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|Goddess of earth and fertility|
Livia attired as the goddess Ops
|Other names||Opis ("Plenty")|
|Symbol||Lions, tambourine, crown, grains, cornucopia|
|Children||Jupiter, Neptune, Pluto, Juno, Ceres and Vesta|
In Ops' statues and coins, she is figured sitting down, as Chthonian deities normally are, and generally holds a scepter, or a corn spray and cornucopia. The husband of Ops was Saturn. In Roman mythology, and in Greek mythology where Ops is identified as Rhea, her husband was Cronus, the bountiful monarch of the Golden Age. Cronus was Rhea's husband and brother.
In Latin writings of the time, the singular nominative (Ops) is not used; only the form Opis is attested by classical authors. According to Festus (203:19), "Ops is said to be the wife of Saturn and the daughter of Caelus. By her they designated the earth, because the earth distributes all goods to the human genus" (Opis dicta est coniux Saturni per quam uolerunt terram significare, quia omnes opes humano generi terra tribuit). The Latin word ops means "riches, goods, abundance, gifts, munificence, plenty". The word is also related to opus, which means "work", particularly in the sense of "working the earth, ploughing, sowing". This activity was deemed sacred, and was often attended by religious rituals intended to obtain the good will of chthonic deities such as Ops and Consus. Ops is also related to the Sanskrit word ápnas ("goods, property").
According to Roman tradition, the cult of Opis was instituted by Titus Tatius, one of the Sabine kings of Rome. Opis soon became the patroness of riches, abundance, and prosperity. Opis had a famous temple in the Capitolium. Originally, a festival took place in Opis' honor on August 10. Additionally, on December 19 (some say December 9), the Opalia was celebrated. On August 25, the Opiconsivia was held. Opiconsivia was another name used for Opis, indicating when the earth was sown. These festivals also included activities that were called Consualia, in honor of Consus, her consort.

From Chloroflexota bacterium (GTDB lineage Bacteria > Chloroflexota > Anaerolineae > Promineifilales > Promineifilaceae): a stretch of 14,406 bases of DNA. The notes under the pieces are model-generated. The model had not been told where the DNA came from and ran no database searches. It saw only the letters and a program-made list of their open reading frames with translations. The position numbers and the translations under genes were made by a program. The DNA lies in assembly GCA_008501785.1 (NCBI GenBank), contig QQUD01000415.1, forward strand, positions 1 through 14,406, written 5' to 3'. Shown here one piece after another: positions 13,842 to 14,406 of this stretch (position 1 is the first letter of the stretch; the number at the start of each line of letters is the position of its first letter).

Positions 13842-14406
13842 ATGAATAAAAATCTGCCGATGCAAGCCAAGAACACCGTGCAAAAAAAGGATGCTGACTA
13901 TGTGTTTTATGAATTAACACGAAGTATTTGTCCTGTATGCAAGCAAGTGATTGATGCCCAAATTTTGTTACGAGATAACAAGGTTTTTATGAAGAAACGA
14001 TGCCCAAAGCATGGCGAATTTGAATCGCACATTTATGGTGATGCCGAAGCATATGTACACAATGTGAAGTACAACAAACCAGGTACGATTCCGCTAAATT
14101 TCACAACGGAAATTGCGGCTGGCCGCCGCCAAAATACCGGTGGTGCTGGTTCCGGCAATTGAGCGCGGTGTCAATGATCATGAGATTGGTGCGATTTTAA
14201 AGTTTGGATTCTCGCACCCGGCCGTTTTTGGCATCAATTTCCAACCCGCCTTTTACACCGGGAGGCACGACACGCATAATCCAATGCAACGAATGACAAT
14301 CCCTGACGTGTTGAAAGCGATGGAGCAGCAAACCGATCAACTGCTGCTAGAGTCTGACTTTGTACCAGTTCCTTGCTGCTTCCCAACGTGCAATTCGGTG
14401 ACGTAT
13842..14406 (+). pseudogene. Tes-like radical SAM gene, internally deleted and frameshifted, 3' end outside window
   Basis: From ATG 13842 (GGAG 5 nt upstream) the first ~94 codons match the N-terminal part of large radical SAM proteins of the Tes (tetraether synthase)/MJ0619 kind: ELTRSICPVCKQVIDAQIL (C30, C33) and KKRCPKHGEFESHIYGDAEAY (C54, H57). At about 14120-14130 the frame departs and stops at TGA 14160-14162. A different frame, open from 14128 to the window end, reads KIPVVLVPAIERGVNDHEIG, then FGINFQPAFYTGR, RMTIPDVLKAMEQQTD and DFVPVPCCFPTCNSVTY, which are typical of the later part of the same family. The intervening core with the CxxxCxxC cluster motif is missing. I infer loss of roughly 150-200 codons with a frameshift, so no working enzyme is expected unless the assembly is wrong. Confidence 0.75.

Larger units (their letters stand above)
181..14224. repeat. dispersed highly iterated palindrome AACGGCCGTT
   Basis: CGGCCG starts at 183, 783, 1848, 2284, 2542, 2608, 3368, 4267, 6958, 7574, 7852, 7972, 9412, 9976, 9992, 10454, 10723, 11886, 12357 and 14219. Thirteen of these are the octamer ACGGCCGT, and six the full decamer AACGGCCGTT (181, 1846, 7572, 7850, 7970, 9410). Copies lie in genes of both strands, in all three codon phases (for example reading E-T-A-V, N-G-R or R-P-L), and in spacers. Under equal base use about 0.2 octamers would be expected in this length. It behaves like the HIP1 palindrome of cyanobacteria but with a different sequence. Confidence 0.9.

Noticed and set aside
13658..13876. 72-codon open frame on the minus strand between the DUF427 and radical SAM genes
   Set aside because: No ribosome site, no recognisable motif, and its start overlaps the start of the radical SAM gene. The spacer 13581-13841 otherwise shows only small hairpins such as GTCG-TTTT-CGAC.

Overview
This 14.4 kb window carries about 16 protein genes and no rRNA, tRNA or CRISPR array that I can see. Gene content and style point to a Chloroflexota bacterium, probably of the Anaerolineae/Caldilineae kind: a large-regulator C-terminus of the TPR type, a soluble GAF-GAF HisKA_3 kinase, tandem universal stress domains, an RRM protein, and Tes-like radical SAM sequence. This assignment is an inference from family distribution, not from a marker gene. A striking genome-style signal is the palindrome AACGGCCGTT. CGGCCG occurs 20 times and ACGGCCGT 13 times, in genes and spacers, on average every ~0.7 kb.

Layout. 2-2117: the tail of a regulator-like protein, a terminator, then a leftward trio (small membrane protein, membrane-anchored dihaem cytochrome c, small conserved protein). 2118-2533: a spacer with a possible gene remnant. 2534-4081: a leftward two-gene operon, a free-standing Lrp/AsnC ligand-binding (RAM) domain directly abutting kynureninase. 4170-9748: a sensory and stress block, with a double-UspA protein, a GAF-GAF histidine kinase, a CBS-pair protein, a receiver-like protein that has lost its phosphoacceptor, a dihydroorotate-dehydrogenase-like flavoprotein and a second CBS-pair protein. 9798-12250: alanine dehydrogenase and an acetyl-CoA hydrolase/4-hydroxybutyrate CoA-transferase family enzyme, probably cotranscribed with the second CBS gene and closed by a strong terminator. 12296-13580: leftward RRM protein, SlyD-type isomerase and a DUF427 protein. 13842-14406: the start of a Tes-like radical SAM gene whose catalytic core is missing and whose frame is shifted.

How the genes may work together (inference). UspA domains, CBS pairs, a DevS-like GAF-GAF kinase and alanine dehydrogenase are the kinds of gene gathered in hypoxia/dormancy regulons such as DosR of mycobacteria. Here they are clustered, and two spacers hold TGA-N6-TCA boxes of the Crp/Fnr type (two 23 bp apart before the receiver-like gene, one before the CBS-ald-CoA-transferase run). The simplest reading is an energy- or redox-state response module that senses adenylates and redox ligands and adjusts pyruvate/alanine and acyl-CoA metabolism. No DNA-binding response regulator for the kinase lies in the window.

Opis, when syncretized with Greek mythology, was not only the wife of Saturn, she was his sister and the daughter of Caelus. Her children were Jupiter, Neptune, Pluto, Juno, Ceres, and Vesta. Opis also acquired queenly status and was reputed to be an eminent goddess. By public decree temples, priests, and sacrifices were accorded her.
When Saturn learned of a prophecy that stated his and Opis' children would end up overthrowing him as leader, he ate his children one by one after they were born. Opis, being the loving mother that she was, could not just stand by and let all of her children be eaten by her husband. So, instead of feeding Saturn their final child Jupiter, she wrapped a rock in swaddleing clothes, and fed that to Saturn instead of Jupiter. Opis then went on to raise Jupiter, and then helped him free his siblings from their father's stomach.
- Frazer, James George (1911). "Saturn". In Chisholm, Hugh. Encyclopædia Britannica. 24 (11th ed.). Cambridge University Press. p. 231.
- "Charlton T. Lewis, Charles Short, A Latin Dictionary, ops". perseus.tufts.edu. Retrieved February 17, 2016.
- Livy Ab urbe condita libri XXIX.10.4-11.8, 14.5-14
- Lactantius, Divinae institutions I.13.2-4, 14.2-5